November 2006

Sasha Baron Cohen’s “Borat; Cultural Learnings of America for Make Benefit Great Nation of Khazakstan” surpassed even my generous predictions, coming in with US$26M opening weekend on less than 900 screens and making it the largest opener of its kind.

The theater on the second night was sold out for every show, and the line ups to get into the theater were an hour long. The crowd was a mix of “Jackass” fans, GOP-haters, frat boys, seniors, tweeners and basically anyone else. Though the film really doesn’t say much, it does establish another first; it seamlessly binds together a variety of methodologies for commenting on the status quo – drawing on the Tom Green-cum-Jackass man on the street socio-agitator school, the Mork and Mindy/Coming To America – what we look like from outer space narrative fiction format, and the Michael Moore campaign-documentary, all wrapped up in a very contempo video blog indie subbacultcha format that functions as a silver bullet at its everything-that-is-popular-to-deride targets. This thing is waterproof.

In the same mainstream movieplex, alongside big openers like Dreamworks “Flushed Away” and Tim Allen’s big xmas sequel “The Santa Clause 3” are Borat allies “Shut Up and Sing” – the Dixie Chicks bio-pic/promo/doc about the censorship and derision they faced after commenting on Bush in Iraq, and “Death of a President” – the controversial virtua-doc about the hypothetical assassination of the current standing president of the US in 2007.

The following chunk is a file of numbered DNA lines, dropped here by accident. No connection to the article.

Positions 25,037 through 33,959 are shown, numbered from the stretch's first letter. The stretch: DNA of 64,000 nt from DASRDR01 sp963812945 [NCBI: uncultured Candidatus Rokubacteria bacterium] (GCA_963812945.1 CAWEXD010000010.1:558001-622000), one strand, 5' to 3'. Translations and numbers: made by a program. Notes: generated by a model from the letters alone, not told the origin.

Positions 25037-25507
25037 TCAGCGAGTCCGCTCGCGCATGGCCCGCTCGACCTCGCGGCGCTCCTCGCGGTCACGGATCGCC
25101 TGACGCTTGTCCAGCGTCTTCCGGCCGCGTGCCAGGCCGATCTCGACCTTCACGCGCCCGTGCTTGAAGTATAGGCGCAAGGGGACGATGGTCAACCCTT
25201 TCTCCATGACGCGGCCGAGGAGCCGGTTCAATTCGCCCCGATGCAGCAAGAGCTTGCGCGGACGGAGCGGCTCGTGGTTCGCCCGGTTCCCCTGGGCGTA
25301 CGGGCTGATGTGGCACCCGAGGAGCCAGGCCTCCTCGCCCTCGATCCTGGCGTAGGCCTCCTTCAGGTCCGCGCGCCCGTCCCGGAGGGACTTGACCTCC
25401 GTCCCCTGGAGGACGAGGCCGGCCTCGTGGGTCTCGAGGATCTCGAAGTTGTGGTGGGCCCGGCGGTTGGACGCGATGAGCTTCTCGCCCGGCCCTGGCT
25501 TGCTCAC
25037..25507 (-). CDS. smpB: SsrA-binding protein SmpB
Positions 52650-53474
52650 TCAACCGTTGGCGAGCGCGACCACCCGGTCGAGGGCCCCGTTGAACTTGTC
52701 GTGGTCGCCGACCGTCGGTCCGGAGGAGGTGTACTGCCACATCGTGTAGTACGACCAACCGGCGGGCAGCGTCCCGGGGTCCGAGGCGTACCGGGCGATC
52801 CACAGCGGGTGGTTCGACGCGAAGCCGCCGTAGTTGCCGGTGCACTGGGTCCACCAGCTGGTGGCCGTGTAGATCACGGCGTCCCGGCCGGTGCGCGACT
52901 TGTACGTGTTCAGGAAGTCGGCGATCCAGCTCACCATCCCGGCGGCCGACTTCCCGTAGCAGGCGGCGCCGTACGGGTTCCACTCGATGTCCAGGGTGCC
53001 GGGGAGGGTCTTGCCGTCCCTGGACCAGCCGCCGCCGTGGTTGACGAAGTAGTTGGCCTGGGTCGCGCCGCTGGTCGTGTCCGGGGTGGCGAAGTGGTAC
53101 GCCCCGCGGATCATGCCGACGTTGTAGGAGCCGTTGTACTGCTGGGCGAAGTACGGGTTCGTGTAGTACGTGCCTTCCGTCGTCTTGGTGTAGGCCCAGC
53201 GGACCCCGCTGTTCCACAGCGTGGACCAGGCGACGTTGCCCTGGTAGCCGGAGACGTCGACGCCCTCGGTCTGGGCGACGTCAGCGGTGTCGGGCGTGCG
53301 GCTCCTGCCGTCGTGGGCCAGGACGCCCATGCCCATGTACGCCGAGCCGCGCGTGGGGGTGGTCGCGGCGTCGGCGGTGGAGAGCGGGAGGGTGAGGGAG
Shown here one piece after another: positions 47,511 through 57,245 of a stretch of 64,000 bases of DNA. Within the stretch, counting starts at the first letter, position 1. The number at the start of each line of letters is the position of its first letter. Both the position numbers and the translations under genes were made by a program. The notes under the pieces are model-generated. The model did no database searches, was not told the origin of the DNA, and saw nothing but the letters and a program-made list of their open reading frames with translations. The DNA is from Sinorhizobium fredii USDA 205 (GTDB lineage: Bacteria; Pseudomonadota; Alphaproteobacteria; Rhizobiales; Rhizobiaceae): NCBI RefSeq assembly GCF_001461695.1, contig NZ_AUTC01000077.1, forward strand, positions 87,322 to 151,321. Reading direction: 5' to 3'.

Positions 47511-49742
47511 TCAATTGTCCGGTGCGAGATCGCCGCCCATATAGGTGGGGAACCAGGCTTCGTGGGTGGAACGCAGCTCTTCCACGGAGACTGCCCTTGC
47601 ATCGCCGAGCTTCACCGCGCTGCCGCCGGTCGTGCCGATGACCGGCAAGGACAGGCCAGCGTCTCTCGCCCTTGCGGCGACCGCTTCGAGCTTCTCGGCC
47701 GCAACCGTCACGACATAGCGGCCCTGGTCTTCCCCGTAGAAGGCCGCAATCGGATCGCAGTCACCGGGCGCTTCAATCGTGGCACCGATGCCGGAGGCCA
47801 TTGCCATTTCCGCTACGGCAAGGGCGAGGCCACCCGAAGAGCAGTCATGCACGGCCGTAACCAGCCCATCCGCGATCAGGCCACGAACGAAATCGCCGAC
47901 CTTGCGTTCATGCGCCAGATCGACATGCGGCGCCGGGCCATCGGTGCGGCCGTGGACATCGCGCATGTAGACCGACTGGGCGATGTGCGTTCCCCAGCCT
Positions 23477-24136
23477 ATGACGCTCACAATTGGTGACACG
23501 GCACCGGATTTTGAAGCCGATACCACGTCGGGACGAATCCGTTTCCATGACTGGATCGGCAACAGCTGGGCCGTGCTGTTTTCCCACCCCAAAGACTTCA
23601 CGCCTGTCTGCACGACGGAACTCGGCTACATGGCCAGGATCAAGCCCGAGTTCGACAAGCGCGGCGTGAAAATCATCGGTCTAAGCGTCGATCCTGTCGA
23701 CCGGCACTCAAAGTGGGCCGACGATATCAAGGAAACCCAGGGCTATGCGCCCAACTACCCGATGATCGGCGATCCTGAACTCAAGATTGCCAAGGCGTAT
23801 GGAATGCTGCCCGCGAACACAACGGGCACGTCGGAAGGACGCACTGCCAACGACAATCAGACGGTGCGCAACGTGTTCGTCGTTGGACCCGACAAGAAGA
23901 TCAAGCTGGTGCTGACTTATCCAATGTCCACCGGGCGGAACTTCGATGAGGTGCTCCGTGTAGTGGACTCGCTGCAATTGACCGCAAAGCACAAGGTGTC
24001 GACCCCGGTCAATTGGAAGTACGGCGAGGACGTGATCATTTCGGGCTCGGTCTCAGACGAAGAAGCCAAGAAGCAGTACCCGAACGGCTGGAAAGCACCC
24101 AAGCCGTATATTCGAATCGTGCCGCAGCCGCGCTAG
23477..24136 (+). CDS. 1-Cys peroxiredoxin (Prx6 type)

This is an audacious new brand of cinema that has learned much from the highly advanced and surreptitious coercion tactics used by the megacorps and marketing agencies, to cloak their agendas in the lowbrow and self-effacing. There isn’t a lot of content to speak of, but it belies how intense the culture war, that is the culture war of the left and right in America has become.

Watching “American Dad” today on Fox, I didn’t know what to make of a segment about the staunch alpha male Republican father deciding to have sex with a man so that he could be accepted into the gay Republican movement. It’s so inverted, (coming from Fox) that I couldn’t help but be suspicious that in some way it was not so much Seth Macfarlane testing his limits, as it was Rupert Murdoch taking one on the chin via prime-time humor hour so that he can push his GOP agenda harder during “serious” air.